Where New Yorker short stories and science collide!

Check out Eric’s latest column for Science Not Fiction, in which he ponders the possibilities of plant-based intergalactic life support. Pretentious short-story writers and teeny tiny wheat plants collide!

The use of plants to recycle air and provide food for long term space trips is one of science fiction’s favorite tropes. It makes so much sense, right?….In the 1990s, NASA’s Advanced Life Support division  conducted a series of experiments at the Johnson Space Center to see if they could make the system work on a much smaller scale.

You might also enjoy his take on getting a head in cryogenics.

A little research reveals that it’s basic economics: Head-only freezing can cost as little as $80,000, far better than the $150,000 whole-body freezing costs, based on the pricing at the Alcor Life Extension Foundation, a real life cold-storage non-profit.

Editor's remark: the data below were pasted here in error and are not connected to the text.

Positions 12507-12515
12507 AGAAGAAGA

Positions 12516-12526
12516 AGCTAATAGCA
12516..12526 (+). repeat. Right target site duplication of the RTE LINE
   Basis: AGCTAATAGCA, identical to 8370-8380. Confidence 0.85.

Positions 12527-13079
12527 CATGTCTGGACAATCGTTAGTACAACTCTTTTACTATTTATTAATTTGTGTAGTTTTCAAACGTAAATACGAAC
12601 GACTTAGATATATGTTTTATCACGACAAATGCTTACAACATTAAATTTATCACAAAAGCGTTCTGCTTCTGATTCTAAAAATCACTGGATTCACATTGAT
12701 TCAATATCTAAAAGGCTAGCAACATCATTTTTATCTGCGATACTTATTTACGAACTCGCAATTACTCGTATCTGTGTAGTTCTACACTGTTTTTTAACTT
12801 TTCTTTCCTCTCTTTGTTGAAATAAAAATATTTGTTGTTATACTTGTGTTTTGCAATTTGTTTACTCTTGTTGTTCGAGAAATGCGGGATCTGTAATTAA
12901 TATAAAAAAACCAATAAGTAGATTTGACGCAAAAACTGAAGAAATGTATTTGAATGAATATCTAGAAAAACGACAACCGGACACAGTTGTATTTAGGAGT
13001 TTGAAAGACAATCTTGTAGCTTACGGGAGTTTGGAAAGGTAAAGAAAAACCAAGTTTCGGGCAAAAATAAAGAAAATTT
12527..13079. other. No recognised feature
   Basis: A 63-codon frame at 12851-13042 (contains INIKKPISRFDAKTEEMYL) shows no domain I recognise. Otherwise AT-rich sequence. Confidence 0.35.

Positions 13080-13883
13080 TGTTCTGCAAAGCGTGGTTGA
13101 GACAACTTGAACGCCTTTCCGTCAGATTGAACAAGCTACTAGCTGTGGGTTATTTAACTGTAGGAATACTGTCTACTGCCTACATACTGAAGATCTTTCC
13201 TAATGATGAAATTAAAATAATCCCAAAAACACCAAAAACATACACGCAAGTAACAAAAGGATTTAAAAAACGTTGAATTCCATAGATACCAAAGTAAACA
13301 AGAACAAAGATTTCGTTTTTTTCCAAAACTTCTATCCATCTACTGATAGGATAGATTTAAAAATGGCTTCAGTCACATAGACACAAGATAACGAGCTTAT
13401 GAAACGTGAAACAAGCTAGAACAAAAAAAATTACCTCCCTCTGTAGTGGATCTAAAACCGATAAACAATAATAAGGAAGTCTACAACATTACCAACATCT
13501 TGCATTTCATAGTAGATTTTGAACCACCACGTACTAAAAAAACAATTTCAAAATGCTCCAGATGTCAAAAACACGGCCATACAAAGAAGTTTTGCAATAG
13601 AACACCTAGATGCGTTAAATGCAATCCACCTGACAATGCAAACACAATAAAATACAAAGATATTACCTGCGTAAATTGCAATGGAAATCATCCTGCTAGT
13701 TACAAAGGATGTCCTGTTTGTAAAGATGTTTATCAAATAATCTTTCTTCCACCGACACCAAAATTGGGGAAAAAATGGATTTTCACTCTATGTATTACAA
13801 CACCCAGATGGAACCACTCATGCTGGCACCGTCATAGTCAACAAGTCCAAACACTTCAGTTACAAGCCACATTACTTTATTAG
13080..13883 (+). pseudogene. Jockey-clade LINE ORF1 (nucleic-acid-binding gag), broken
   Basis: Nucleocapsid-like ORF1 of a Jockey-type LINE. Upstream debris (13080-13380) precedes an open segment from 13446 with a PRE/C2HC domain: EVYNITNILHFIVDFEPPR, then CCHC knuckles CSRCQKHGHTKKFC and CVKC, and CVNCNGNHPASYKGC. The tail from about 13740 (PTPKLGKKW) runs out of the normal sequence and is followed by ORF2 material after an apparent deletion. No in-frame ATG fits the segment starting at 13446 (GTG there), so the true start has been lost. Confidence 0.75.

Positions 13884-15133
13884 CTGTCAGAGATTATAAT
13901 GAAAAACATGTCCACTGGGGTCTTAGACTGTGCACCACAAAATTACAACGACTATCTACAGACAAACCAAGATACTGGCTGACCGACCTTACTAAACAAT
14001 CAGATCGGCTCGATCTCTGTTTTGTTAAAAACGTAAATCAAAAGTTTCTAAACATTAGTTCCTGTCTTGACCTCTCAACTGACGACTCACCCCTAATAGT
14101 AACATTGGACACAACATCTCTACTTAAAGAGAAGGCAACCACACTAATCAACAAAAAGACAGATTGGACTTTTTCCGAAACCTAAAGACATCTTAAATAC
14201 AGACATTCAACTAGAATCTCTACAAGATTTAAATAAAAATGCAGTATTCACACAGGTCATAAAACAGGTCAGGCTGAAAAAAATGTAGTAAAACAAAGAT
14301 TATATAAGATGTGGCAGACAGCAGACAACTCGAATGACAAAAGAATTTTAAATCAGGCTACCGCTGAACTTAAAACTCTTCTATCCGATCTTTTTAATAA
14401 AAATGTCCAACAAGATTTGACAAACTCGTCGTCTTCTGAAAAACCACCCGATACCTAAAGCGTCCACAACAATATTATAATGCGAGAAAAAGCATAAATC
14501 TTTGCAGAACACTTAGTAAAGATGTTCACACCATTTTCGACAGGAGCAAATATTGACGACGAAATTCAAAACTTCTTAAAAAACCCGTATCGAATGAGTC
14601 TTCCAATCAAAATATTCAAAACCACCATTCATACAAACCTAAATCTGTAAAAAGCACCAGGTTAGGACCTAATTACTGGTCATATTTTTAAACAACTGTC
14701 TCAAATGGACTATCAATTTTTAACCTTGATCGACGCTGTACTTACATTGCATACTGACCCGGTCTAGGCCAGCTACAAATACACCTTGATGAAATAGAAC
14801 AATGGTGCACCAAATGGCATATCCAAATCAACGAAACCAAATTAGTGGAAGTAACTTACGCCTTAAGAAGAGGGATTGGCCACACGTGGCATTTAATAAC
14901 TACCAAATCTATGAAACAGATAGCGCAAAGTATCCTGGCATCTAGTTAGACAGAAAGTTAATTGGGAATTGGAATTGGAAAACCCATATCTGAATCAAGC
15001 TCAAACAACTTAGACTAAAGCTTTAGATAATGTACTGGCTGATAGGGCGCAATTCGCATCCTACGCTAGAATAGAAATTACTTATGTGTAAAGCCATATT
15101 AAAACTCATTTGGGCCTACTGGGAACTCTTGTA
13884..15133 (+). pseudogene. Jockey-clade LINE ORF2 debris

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2 Responses to Where New Yorker short stories and science collide!

  1. J.P. says:

    People who have their head or body frozen should be expelled for eternity into the Siberian permafrost.

    Makes me sad, all this ignorance ………..

  2. click here says:

    click here…

    [...]Where New Yorker short stories and science collide! « The Oyster’s Garter[...]…

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